About eight months ago, I was in my room on a lazy Sunday afternoon and knew full well it needed a clean. I had a pile of clothes that needed sorting and stuff laying on the floor. I like to be organised and sort things out but I wasn’t going to start without some background music. Playing music while cleaning or doing chores is probably universal, and in case it’s not, it’s something I like to do. I clicked ‘Shuffle Play’ on a Spotify playlist that was probably called Indie Arrivals or Indie Mixtape, I can’t remember now. I will admit I’m not usually clued up on the latest indie artists, though I can say I generally like most indie pop music.
Away I went sorting out my clothes, putting them in the appropriate piles ready for their respective drawers – pyjamas, active wear, tops, underwear, stuff to hang up. Then came the song that started it all. Give A Little by Maggie Rogers played through my speakers and I had to do a double take. I played it again, and again. This song was full of energy and had unique sounds throughout. Maggie’s voice was authentic and you could hear she wanted to be there. I then opened up YouTube to watch the video clip. A group of young girls skateboarded around an empty swimming pool in someone’s backyard. Maggie was wearing red shorts and some kick ass white boots. Her hair was natural and flowing and she was having a great time with her mates. It was suburban play and youthful energy all in one. I was hooked.
After my room was clean and the days and weeks went by, I progressively listened to more of her singles – Alaska, Split Stones, Fallingwater, Dog Years, On + Off. The sounds in Alaska, the bridge in Split Stones, the lyrics of Fallingwater, the chorus in Dog Years, and those colours in the video clip for On + Off were all reason to keep listening and watching and reading YouTube comments from other fans around the world. Simply put, her music has a way of lifting you up and making you feel something, it makes you want to dance, it makes you want to sit down and have a moment of reflection, it makes you stop and listen.
Fast forward to January 2019 and her debut album Heard It In a Past Life was released. I now had more tunes to embrace – Burning, Back in my Body, Overnight. She started to perform on American shows, including Stephen Colbert and Saturday Night Live. I later discovered she’d performed Alaska on The Tonight Show in 2017. These live performances had her dancing like a teenage girl does when she’s alone in her bedroom. She simply let go and let the music move her body, whichever way that was. The way she danced was relatable and it was fun to watch!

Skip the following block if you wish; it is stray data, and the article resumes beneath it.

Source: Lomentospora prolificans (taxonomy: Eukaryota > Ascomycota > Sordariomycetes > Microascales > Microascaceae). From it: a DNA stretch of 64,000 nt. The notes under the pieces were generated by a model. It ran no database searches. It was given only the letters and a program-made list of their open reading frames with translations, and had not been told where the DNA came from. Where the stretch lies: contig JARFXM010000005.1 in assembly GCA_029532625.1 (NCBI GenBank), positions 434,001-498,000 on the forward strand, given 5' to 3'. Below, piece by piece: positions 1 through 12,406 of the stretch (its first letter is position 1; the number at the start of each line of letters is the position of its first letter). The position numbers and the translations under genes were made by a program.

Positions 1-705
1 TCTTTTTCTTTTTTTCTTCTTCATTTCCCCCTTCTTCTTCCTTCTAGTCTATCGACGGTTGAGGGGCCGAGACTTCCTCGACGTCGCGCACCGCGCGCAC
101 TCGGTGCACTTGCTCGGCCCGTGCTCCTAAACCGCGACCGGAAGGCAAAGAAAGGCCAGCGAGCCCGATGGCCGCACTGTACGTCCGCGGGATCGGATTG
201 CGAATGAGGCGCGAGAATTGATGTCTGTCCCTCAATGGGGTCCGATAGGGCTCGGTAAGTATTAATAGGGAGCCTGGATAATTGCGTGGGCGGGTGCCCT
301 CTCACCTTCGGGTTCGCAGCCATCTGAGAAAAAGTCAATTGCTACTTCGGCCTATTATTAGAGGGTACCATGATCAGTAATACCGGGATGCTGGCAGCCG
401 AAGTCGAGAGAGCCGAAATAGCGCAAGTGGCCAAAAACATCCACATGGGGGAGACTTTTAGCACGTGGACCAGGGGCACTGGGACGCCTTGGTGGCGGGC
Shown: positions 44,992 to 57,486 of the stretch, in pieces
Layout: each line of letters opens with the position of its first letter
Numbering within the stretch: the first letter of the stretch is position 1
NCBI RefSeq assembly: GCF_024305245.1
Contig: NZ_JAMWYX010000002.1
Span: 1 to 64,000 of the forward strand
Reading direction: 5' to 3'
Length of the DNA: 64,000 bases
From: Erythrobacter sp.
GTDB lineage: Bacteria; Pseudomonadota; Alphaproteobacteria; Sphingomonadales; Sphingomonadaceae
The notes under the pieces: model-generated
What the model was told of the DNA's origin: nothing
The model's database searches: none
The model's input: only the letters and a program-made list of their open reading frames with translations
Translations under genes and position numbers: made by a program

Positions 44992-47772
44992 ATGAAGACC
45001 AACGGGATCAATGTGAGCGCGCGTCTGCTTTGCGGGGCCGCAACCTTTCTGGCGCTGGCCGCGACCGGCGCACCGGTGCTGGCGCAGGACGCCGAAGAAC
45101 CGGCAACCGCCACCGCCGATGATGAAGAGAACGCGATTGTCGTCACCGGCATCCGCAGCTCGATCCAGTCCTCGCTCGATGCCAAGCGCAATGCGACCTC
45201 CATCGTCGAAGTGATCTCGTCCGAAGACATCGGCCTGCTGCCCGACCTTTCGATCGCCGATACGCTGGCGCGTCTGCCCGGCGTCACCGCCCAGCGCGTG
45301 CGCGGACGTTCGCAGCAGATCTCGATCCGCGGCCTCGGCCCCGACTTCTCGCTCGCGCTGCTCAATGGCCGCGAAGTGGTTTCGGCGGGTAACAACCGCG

As soon as I heard Maggie was touring Australia, I knew I had to see her majestic dance moves in the flesh and hear that authentic voice. I bought myself and two friends tickets to her Melbourne show, held at Festival Hall. This concert was now less than a week ago and I’m very glad saw her live. I was a brand new feeling to see an artist live and know every single song. I realised I really had been listening to her album on repeat. Being in her audience was like a little bit of therapy and a dance party all rolled into one. Her songs have enough variety in their lyrics, sound and meaning that you can experience most feelings on the spectrum. Before playing the song Dog Years, she told us it was ‘about friendship’. Listening to these lyrics live and knowing that’s what the song was about, to me, was lovely. Here are the opening few lines:
I count my time in dog years
Swimming in sevens, slow dancing in seconds
Oh, and I’m the one that loves you
Having recently listened to a freakonomics podcast about how Spotify has in fact enhanced the music industry, rather than disrupt it, I can now vouch for Spotify exposing one to new artists. Maybe I would have discovered Maggie Rogers’ music another way down the line, or maybe it was that moment in my bedroom, with my Spotify playlist, that really started it all. I look forward to watching Maggie grow as an artist, and listening to her music for years to come. For now, I’ll be cleaning my room while listening to Heard It in a Past Life.